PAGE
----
Some Nigerians may be curious about the reasons for the country’s ongoing inflation, particularly, the rising prices of food locally produced in the country like yams, local rice, local beans, and garri.
Aside from insecurity and season, many Nigerians don’t know that living in this country is largely dependent on the foreign currency called the US dollar.
A yam farmer in the bushes of Benue shouldn’t be concerned about the rising dollar rate, according to the average Nigerian. They are puzzled as to why a cup of local rice they purchased last month for N70 would cost N100 this month.
The rising inflation rate in Nigeria has surprised some individuals, who are perplexed as to why locally manufactured goods, including Garri made in rural areas, would also continue to increase in cost.
But the reason is simple; Nigeria produces some of the food it eats, but because the nation is totally dependent on other countries for several things, even though it gained independence in 1960, the price of food is greatly influenced by the value of the Naira in relation to the foreign currencies, especially the US dollar.
The current official exchange rate between a dollar and a naira is N415.46. According to a report by Dataphyte, between November 2021 and now, the dollar to naira official exchange rate stayed between N411-415 against the N359 rate as of July 2019, which implies an increase.
A similar increase is witnessed with Euro which costs about N422.1994 and a pound sterling which is about costs N501.731.
As of today, dollars sell for about N705 in the black market, where there is a large amount of exchange.
How Dollar Affect Price of Locally Processed Food
When an “Okada” man charges you N100 for a distance that used to be N50, do not think it is because of the price of fuel alone or scarcity, he could be charging you to be able to pay back the “cooperative loan” they took to be able to purchase the motorcycle or to meet up with the remittance for higher purchase. The prices of motorcycles and cars are not what they used to be. Motorcycle sold for N180, 000 in 2019 is about N350, 000 – N400, 000 in 2022. So, when “Okada” charges a Garri seller a high transport far, a buyer should expect a hike in the price of the Garri.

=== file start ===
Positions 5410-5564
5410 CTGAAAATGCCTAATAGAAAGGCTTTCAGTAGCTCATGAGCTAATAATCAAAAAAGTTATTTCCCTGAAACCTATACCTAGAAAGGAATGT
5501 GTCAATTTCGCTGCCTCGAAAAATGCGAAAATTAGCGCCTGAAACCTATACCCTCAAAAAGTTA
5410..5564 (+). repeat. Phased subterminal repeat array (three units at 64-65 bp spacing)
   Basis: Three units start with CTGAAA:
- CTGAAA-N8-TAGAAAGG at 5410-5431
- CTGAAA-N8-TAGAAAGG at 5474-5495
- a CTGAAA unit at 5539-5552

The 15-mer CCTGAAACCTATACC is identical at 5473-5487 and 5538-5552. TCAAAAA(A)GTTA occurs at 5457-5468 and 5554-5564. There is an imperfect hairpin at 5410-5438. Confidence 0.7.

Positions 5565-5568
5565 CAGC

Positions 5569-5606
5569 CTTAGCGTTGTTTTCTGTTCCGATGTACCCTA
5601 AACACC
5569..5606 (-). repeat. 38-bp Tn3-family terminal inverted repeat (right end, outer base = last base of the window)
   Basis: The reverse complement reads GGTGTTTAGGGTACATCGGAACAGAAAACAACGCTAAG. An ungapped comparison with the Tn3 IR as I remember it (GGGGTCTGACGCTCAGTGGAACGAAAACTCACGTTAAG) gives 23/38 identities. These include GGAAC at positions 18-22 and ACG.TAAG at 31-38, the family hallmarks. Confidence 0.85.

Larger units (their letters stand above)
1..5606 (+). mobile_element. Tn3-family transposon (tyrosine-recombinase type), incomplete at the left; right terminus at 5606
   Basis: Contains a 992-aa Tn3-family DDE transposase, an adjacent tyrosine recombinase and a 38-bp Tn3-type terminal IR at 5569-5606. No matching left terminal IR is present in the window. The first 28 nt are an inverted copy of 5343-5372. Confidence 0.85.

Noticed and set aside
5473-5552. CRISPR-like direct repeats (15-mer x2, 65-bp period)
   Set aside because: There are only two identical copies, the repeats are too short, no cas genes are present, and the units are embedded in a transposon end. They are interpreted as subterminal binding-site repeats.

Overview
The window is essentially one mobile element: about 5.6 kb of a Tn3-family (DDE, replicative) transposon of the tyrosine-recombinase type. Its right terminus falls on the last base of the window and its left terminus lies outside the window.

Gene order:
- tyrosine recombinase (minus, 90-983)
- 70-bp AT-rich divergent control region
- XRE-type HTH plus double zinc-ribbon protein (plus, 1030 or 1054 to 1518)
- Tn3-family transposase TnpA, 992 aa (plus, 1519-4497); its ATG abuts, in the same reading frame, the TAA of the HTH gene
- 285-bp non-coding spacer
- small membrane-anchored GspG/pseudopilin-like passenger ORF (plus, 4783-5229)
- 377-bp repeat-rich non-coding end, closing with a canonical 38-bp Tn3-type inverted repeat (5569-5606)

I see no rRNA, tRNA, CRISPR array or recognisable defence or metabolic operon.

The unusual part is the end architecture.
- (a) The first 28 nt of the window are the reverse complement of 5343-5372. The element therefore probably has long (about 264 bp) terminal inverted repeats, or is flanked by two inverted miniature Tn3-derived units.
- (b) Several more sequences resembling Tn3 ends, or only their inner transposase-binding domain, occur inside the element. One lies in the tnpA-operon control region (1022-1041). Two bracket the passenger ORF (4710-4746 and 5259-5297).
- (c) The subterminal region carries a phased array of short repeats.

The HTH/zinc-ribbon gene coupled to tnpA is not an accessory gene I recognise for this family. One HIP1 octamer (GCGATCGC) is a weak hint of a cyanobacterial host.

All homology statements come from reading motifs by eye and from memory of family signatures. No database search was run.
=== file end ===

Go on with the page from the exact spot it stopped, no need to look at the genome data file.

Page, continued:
In Q1 2022 alone, motorcycles worth N74.593 billion, used cars worth N72.321 billion, and automobile and aircraft components worth N456.320 million were imported from countries like India, China, and Indonesia, according to statistics from Dataphyte.
Once more, the cost of transportation rises in direct proportion to changes in the price of oil or its unavailability. According to an NBS analysis that was recently published, transportation costs increased between June 2021 and June 2022. This is also connected to the exchange rate for dollars.
Nigeria, a producer of crude oil, imports refined fuel from countries such as the US, India, Turkey, France, and the Netherlands, and because the US dollar is the most widely used currency, the impact of a rising Dollar to Naira exchange rate will have an impact on how much more Nigeria spends on importing refined petroleum.
The cost of interstate and intrastate transportation is impacted by this. For example, you would not anticipate your transportation from Nyanya to Berger to remain the same if the price of refined petroleum and landing costs increased.
Apart from the exchange rate, population growth also affects how much locally processed food costs. It signals a food shortage in the area. Even while there is enough food produced worldwide to nourish everyone, not always those in need receive it or the technology to generate it. Over 400 million people are chronically malnourished and approximately 1 billion people do not get enough to eat as a result of food shortages. Each year, 11 million children under the age of five pass away from diseases brought on by starvation, according to Lean, Hinrichsen and Markham, 1990.
The National Population Commission puts that Nigeria had 45,138,458 people at the time of its independence in 1960. The population of the nation as of Thursday, September 8, 2022, according to Worldometer’s elaboration of the most recent United Nations data, is 217,275,625, with the difference in cumulative annual growth standing at 172,137,167. Nigeria’s population has been growing for the past eight and a half years, averaging 4 million new residents every year. But despite the alarming growth, the amount of usable land has remained static at 910,770 Km2 (351,650 sq. miles). This is aggravating the nation’s food issue since it reduces the amount of farmland that can be used by a community’s residents.
While poor government and corruption can be largely held responsible for the ongoing inflation, Nigerians’ way of life and consumer habits may be able to help.